This flies right in the face of God’s revealed truth, which is found in the pages of the Holy Bible (Ephesians 2:9), but it makes a certain type of worldly, humanistic sense. After all, are not people supposed to do good things? The answer is that people are supposed to do good things, but not as a way to make God our debtor. Instead, God, in His grace and mercy, and for Christ’s sake (Ephesians 4:32), forgives us our sins when we trust in Him, and that motivates and empowers us to do good things.

Forbearing one another, and forgiving one another, if any man have a quarrel against any: even as Christ forgave you, so also do ye.

Colossians 3:13

Notice what comes first in that verse. Christ forgives me first, then I am able to forgive others. Not the other way around: I do not earn Christ’s forgiveness by first forgiving others. The following verses shed even more light:

And above all these things put on charity, which is the bond of perfectness.

Colossians 3:14

Charity (self-sacrificing, giving, Christian love) is first the act of God. And it is the bond of perfectness. We are to love others because Christ loved us first, and gave Himself for us (Ephesians 5:2). Christ’s love is so perfect and its bond is so unbreakable that the natural result is for me to want to emulate it after I have experienced it. However, even when my love fails, Christ’s love is still effectual. For Christ to reject the regenerate would make His love less than perfect, and His bond weak and breakable. These things simply cannot be.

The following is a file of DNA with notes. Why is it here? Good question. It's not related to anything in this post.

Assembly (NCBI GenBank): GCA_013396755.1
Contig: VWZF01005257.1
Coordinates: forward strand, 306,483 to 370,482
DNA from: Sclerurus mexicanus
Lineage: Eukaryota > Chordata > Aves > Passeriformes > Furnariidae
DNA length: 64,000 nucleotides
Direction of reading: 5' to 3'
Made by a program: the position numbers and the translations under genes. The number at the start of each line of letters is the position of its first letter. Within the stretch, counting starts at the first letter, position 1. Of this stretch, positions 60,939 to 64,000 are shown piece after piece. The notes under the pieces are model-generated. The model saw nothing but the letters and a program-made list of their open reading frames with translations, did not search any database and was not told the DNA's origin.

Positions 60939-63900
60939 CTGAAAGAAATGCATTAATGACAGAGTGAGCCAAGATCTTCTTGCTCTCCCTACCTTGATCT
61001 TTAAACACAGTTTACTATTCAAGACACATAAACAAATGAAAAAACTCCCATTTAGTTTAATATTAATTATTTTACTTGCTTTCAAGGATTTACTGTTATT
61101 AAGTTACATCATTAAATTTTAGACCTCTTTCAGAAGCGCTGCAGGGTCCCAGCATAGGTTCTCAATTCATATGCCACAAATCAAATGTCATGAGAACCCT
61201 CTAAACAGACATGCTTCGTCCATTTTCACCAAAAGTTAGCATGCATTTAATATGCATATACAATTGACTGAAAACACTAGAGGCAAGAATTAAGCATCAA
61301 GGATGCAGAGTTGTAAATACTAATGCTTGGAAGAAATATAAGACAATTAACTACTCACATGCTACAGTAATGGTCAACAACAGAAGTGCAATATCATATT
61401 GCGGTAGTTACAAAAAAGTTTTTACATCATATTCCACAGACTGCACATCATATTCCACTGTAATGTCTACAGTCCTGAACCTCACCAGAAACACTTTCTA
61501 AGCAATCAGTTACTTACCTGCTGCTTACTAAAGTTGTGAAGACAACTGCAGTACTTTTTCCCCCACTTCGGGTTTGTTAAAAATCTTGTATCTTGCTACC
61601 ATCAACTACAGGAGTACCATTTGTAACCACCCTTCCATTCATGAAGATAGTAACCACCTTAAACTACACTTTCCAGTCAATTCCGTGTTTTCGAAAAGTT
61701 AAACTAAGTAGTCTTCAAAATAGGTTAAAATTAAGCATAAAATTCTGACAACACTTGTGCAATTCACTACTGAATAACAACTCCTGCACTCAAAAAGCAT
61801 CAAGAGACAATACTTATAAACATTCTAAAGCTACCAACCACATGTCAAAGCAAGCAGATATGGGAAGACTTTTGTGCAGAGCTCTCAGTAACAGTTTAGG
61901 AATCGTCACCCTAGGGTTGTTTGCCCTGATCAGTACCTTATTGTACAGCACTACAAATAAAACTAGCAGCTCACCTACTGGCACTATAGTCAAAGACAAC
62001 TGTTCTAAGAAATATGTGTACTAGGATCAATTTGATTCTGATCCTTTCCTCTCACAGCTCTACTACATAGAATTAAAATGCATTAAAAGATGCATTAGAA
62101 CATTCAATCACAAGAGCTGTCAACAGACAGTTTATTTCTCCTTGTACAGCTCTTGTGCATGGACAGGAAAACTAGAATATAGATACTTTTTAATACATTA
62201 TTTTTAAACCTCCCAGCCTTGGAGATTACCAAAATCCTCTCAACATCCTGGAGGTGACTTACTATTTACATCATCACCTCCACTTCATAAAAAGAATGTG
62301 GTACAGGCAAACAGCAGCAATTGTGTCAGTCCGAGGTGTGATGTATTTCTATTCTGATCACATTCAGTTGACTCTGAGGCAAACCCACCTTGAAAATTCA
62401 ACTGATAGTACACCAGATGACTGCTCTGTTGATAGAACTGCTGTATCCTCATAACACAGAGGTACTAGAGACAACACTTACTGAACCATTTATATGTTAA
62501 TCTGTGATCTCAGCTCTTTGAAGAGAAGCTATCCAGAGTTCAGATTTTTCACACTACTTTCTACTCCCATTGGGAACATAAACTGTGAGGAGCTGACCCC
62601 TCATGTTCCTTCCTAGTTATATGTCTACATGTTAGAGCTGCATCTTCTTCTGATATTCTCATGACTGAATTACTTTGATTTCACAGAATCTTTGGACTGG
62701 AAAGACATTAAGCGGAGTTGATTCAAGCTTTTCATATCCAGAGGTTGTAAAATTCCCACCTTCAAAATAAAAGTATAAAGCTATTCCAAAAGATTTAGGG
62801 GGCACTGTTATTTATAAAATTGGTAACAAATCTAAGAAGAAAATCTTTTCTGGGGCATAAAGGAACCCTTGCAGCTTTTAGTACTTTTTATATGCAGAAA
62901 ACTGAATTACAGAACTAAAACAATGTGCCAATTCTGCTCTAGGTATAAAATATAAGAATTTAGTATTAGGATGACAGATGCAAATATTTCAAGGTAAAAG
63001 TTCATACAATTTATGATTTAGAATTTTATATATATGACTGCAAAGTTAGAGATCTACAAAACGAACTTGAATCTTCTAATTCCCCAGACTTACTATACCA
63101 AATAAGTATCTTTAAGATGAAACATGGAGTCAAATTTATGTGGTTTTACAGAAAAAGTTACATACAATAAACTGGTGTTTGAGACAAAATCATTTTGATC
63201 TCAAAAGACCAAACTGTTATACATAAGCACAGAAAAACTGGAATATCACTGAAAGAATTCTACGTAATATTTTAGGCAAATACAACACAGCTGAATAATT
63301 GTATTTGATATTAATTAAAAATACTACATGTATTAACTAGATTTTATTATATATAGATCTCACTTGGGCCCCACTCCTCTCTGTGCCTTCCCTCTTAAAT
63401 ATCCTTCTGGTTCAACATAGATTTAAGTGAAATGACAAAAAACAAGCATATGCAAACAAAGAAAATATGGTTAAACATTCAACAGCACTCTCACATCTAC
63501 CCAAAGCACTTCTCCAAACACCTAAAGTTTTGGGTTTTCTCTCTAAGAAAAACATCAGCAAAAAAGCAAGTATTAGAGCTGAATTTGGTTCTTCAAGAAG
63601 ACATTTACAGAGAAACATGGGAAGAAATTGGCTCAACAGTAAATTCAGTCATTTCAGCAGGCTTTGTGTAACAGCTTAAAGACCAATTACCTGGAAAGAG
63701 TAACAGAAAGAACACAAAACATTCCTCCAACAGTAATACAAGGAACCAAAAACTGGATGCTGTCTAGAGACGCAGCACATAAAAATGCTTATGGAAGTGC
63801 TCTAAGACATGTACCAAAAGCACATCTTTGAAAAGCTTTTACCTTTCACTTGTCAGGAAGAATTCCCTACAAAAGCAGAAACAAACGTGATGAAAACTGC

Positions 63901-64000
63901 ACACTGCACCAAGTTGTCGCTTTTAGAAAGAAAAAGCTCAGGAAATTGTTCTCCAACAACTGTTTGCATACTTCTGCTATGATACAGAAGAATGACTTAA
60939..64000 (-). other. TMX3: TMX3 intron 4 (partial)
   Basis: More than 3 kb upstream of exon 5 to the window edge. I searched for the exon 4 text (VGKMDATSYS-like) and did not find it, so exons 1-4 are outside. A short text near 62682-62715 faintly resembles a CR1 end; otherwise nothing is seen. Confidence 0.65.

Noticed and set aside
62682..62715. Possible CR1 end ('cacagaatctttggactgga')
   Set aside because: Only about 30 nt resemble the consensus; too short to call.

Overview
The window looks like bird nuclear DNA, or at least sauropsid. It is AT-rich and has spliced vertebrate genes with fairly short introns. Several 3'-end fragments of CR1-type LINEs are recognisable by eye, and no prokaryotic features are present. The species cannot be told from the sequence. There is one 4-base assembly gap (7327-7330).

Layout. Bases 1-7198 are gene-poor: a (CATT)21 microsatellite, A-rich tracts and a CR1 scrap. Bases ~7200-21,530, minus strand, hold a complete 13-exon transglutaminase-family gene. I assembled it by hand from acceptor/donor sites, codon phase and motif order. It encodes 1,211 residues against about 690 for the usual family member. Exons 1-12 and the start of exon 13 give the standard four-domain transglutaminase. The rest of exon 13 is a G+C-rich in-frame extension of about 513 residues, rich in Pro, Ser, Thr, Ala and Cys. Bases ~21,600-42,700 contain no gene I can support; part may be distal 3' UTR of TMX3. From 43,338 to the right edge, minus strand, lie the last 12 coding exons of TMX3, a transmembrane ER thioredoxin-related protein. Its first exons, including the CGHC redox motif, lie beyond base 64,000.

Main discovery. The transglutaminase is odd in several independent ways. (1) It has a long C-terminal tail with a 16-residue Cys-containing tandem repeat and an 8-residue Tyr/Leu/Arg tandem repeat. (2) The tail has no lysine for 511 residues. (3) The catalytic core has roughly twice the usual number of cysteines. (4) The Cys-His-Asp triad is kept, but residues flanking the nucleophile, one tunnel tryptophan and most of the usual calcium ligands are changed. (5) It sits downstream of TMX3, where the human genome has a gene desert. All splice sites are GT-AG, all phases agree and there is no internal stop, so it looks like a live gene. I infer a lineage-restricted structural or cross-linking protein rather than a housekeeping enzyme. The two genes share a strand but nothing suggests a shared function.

The Work that Won’t Work

October 6, 2009 at 9:05 am | Posted in Romans, Salvation | 17 Comments
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Do you hope to one day start working your way to Heaven? Or have you already made a decision to start working your way there? The Bible tells us that there is no hope in either one of these plans.

And if by grace, then is it no more of works: otherwise grace is no more grace. But if it be of works, then is it no more grace: otherwise work is no more work.

Romans 11:6

The only way to Heaven is God’s way, and God brings people to Heaven by His grace. Grace is a free gift. If you work for something or pay for something, it is not a gift. A gift must be received, but it can not be paid for or earned.

For the wages of sin is death; but the gift of God is eternal life through Jesus Christ our Lord.

Romans 6:23

If you will not receive God’s grace in this life, you will receive His wrath in eternity.

Varied Results

September 24, 2009 at 9:29 am | Posted in Acts | 5 Comments
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From Thessalonica the Apostle Paul and his missionary team went to Berea.

And the brethren immediately sent away Paul and Silas by night unto Berea: who coming thither went into the synagogue of the Jews. These were more noble than those in Thessalonica, in that they received the word with all readiness of mind, and searched the scriptures daily, whether those things were so.

Acts 17:10-11

These were people who met daily to study the Scriptures. They must have almost been an easy “slam-dunk” for the Apostle Paul in terms of making converts, since his practice was to always use the Bible to witness in the synagogues.